Prof. Davutoğlu added to those comments, but first me remind who he is. Until 2002, he used to be an erudite scholar of foreign policy, and perhaps the most respected one in the conservative camp. When the AKP (Justice and Development Party) came to power in that year, he was appointed as the top policy advisor to the prime minister, a post which gave him the chance to implement his academic vision to actual policy. He believes in a Turkey which has a strategic depth, a one that will be a regional power, with zero problem with neighbors, and through economic inter-dependency in the former Ottoman lands. And since 2002, that is Turkish foreign policy in a nutshell.
Some have accused Prof. Davutoğlu to be an Islamist and to try to turn Turkey’s orientation toward the Middle East, rather the West. The Hamas meeting he organized right after the Islamic group’s winning of Palestinian elections was shown as the evidence. But as Dr. Davutoğlu told to the Economist, which described him the visionary behind Turkey’s newly assertive foreign policy, Turkey’s aim was to persuade Hamas to recognize Israel. It apparently didn’t work, but intentions are as important as results.
Since Prof. Davutoğlu is labeled by some as an Islamist, I was careful to see what he would say about Iraq and its insurgents. And I found a very anti-Al Qaeda stance. The Al Qaeda is the major source of violence in Iraq, said Dr. Davutoğlu, and emphasized the terrorist group’s Wahhabi and Salafi base, which he carefully distinguished from the peaceful Sunni tradition of the country. He also noted that the stance taken by Iraq’s Sunni tribes against Al Qaeda terrorists has been a very positive step toward minimizing this foreign intrusion. Ambassador Çelikkol added that Turkey has played a role in the settling of the Shiites and Sunnis of Iraq. Both sides trust us, he said, and we have done our best.
What about Turkey’s biggest question vis-à-vis Iraq, i.e., the Kurds? On this matter, the two Turkish policy makers sounded optimistic, too. The Kurdish authority in Iraq is more realistic today than it was two years ago, said Ambassador Çelikkol. They realize that their future is in Iraq, and that have to give up some of their maximalist demands. Both him and Dr. Davutoğlu also noted that there are steps taken toward reconciliation between Kurds or Turkmens over Kirkuk, which Turkey is pleased to support. If Iraqi President Jalal Talabani comes to Turkey soon, as news suggest, the Turko-Kurdish rapprochement will be vindicated.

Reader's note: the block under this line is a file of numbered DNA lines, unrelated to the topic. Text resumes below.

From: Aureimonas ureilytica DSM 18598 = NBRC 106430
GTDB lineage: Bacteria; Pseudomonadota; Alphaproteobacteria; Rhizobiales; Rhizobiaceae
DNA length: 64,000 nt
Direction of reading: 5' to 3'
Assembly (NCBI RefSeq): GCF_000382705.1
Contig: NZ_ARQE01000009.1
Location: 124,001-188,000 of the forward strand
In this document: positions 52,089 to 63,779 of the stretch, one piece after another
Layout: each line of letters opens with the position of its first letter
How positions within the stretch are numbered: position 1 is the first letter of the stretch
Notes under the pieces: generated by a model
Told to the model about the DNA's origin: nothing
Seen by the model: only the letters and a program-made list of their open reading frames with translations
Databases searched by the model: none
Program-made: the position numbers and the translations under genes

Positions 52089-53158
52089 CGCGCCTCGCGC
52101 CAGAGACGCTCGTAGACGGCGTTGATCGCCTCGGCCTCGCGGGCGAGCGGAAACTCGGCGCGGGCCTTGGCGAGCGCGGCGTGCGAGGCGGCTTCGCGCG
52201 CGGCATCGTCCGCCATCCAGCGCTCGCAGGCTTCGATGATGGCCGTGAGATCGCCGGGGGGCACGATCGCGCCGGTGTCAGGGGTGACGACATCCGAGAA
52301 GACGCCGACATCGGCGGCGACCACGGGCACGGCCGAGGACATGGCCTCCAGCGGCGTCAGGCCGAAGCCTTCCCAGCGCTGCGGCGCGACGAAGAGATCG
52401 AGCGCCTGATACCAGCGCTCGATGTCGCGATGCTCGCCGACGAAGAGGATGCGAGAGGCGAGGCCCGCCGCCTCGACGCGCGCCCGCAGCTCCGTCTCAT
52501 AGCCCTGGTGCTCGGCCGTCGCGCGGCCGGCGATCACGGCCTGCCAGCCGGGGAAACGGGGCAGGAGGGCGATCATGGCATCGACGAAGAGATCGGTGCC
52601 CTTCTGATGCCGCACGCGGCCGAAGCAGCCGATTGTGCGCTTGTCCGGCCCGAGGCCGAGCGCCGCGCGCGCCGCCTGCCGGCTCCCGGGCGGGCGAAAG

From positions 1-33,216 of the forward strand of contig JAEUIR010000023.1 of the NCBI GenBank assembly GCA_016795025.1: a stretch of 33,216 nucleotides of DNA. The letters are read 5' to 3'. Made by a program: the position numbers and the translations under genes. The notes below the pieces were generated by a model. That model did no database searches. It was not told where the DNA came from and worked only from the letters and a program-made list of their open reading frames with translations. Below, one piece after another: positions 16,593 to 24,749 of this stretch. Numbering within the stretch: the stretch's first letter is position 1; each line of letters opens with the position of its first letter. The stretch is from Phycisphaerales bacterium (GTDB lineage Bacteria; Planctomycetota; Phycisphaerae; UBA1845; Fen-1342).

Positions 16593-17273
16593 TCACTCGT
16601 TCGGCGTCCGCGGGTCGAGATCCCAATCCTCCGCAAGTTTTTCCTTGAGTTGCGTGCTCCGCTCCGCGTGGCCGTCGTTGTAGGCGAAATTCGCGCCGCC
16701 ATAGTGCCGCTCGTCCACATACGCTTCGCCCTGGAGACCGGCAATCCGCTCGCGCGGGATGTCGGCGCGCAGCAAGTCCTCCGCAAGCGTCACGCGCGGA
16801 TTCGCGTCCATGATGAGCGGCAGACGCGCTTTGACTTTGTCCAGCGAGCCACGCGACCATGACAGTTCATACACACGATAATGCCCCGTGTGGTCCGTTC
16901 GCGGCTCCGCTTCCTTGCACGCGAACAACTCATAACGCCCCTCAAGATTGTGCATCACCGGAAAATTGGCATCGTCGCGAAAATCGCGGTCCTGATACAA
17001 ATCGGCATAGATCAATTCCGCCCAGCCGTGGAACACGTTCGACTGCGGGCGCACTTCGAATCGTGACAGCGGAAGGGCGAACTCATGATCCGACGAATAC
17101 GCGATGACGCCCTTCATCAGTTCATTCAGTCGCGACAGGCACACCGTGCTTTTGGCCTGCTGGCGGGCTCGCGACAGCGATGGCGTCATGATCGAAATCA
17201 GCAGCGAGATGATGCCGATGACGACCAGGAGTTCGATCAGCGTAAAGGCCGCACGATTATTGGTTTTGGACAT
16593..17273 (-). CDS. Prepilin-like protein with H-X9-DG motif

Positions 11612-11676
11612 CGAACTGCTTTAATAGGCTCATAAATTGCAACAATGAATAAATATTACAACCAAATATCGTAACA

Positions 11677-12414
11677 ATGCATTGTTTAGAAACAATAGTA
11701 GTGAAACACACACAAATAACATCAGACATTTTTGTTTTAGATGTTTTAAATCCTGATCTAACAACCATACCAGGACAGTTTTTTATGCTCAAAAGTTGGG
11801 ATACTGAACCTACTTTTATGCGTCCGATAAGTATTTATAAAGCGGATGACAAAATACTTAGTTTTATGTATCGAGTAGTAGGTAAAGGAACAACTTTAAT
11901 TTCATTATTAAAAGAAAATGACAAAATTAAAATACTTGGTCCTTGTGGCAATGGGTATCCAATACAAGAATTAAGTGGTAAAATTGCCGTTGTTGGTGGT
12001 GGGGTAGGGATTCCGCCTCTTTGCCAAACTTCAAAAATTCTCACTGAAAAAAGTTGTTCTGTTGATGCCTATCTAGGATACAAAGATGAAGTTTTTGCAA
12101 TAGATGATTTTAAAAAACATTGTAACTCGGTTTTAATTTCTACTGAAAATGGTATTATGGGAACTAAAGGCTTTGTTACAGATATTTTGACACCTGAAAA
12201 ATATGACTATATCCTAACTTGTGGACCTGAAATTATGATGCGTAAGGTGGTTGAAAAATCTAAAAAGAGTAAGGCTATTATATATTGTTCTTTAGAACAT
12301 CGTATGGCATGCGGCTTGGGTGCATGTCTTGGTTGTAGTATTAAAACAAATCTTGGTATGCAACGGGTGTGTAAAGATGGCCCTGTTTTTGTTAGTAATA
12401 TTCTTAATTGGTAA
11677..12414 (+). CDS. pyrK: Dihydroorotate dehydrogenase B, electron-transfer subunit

All this suggests that the critically low point in Turkey’s relationship with its southern neighbor, and the United States which still has a role in the latter’s destiny, has passed. Since the surge Iraq is doing better, and Turkey is happy about it — something that the next U.S. president, whomever he or she will be, must be aware of.
Turkey has a huge vested interest, obviously, in the success of Iraq. Therefore, their analysis is much more fact-based than the opinion-based drivel posted at DailyKos, HuffPo and in comments at The Guardian and BBC.
>Following on from news from trustworthy sources such as Michael Yon about the success of the surge and the fact that the US is now starting to draw down its troop levels in Iraq comes this short and revealing piece about former Iraqi dictator Saddam Hussein.
If you haven’t worked it out yet, the war in Afghanistan and Iraq is as good as won. Shiite militia are joining with Iraq’s military and police forces and Al Qaeda in Mesopotamia has been routed with the help of the Iraqis themselves.
It’s all good news.
After confessing to slaughtering 180,000 Kurds and plotting to build a doomsday nuke, Iraqi dictator Saddam Hussein was so upset when his FBI interrogator left for home that he cried like a baby.
FBI Special Agent George Piro whipped out two Cuban Cohibas – Saddam’s favorite cigar – and they smoked on the patio behind his cell at Baghdad’s airport.
“When we were saying bye, he started to tear up,” Piro recalled in the new book “The Terrorist Watch: Inside the Desperate Race to Stop the Next Attack.”
The self-effacing G-man was hardly surprised – he had spent nearly a year carefully becoming Saddam’s best friend in a successful ploy to extract confessions from the notorious brute.
Piro’s inside account of spending up to seven hours a day, every day, for eight months with Saddam is revealed in the new book by journalist Ronald Kessler.
Piro, then 36, began grilling Saddam in early 2004.
Instead of bright lights, loud music or waterboarding, the Beirut-born Arabic speaker – who immigrated to the U.S. as a teen – built a rapport with the dictator nabbed in a spider hole. He treated him with respect and took care of his every need.
On his birthday, Piro showed Saddam news clippings showing that Iraqis no longer celebrated the date. But then the agent gave him baklava Piro’s Lebanese mother sent him in Baghdad.
They talked about sports and Saddam’s pulp novels, and soon the despot was spilling his guts over thick cups of Folger’s.
Saddam never used body doubles – as was widely believed – because no one could “play” him, Piro quoted Saddam as saying.